Deciding where to plant a tree or trees can be tricky, but if you keep all these factors in mind you should do fine.
• Know where your utility lines are underground and avoid them.
• Don’t plant near sewer, septic or water lines.
• Plant your trees north of your garden so you don’t shade your veggies.
• For easier pruning, harvesting and ladder work plant on level ground.
• Avoid having to clean your walkways by planting messy trees away from them.
• Plant attractive flowering trees, like cherries, where everyone can see them.
• Planting close, but not too close, to your house can increase the energy efficiency of your home and reduce noise.
• Keep in mind the future growth or the mature size of your tree.

Companion Planting
Permaculture research shows that you should plant 50% nitrogen fixing plants and 50% production plants. This goes for fruit and nut trees as well. The Nitrogen fixing trees support the production trees by providing both Nitrogen and organic matter for use in composting.

When to Plant a Tree
You want to plant your tree when you are having moderate temperatures and a good amount of rain.  Planting is stressful for the tree. You don’t want to plant a tree when it is trying to deal with heat of summer or the cold of winter. Therefore, early spring after the last freeze is the best time to plant. The next best time is in early fall once the temperatures have cooled off and are below 90oF.

How to Plant Your Trees
kids planting a treeThe most common mistake people make when planting a tree is the way they dig the hole for the tree. Most tree roots grow outward more than downward, so it is better to dig a wider hole rather than a deeper hole. This will also encourage the roots to grow outward and help stabilize your tree. Here is an article with more details on how to plant. Also, this article has some space saving techniques that you can use when planting.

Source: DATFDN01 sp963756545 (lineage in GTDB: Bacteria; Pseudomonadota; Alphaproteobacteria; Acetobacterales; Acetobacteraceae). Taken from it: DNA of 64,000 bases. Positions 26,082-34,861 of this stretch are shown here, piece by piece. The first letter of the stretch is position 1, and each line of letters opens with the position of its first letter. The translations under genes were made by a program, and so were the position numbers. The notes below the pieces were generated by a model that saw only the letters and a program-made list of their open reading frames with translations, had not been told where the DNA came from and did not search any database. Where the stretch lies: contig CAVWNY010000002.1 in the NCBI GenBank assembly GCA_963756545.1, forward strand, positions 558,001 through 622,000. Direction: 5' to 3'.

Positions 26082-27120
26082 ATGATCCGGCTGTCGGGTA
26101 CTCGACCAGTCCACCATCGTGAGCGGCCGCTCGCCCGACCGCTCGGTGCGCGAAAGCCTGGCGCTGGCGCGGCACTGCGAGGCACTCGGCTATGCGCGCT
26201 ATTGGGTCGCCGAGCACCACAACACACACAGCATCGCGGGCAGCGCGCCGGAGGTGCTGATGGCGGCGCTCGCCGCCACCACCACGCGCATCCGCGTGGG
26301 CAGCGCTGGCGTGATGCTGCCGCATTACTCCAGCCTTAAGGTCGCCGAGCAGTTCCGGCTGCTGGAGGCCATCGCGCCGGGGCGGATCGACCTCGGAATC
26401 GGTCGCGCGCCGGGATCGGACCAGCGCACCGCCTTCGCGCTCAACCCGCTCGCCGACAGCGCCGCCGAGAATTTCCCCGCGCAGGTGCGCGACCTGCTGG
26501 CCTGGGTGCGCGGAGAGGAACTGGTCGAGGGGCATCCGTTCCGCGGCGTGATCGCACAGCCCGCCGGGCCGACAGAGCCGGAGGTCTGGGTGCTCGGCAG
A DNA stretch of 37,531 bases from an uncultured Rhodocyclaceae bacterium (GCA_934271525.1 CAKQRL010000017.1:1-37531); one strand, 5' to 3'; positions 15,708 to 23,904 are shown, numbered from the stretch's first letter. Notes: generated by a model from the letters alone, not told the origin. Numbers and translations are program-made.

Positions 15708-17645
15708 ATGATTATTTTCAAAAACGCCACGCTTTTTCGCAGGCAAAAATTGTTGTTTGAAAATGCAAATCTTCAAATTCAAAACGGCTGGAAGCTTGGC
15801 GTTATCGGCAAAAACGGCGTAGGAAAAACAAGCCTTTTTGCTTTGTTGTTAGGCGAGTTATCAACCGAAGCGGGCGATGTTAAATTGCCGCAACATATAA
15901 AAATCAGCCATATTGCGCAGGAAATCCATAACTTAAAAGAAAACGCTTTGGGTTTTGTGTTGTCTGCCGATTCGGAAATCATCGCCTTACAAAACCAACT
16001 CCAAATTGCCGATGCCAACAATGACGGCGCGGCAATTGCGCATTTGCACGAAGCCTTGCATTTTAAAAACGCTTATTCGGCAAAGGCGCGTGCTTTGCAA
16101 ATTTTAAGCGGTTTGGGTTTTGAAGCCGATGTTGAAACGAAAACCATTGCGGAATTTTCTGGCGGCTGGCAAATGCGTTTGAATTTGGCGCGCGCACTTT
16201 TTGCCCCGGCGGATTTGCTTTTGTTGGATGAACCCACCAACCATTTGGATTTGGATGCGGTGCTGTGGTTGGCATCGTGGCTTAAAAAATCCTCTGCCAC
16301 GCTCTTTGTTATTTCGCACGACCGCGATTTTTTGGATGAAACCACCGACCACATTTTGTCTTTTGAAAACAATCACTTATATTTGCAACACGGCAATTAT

Caring for Your Trees
Whether you plant in the fall or the spring, during the first production season you want to remove any flowers or potential fruit, so that the tree can focus on root development. You can also do some minor pruning to begin developing the leader branches for the shape you want.  After the second production season in the late winter, you will need to start Hand shears pruning a treepruning and shaping your tree. You want to keep your trees small for ease of picking and future pruning. For help pruning your trees refer to my article on how to prune your trees.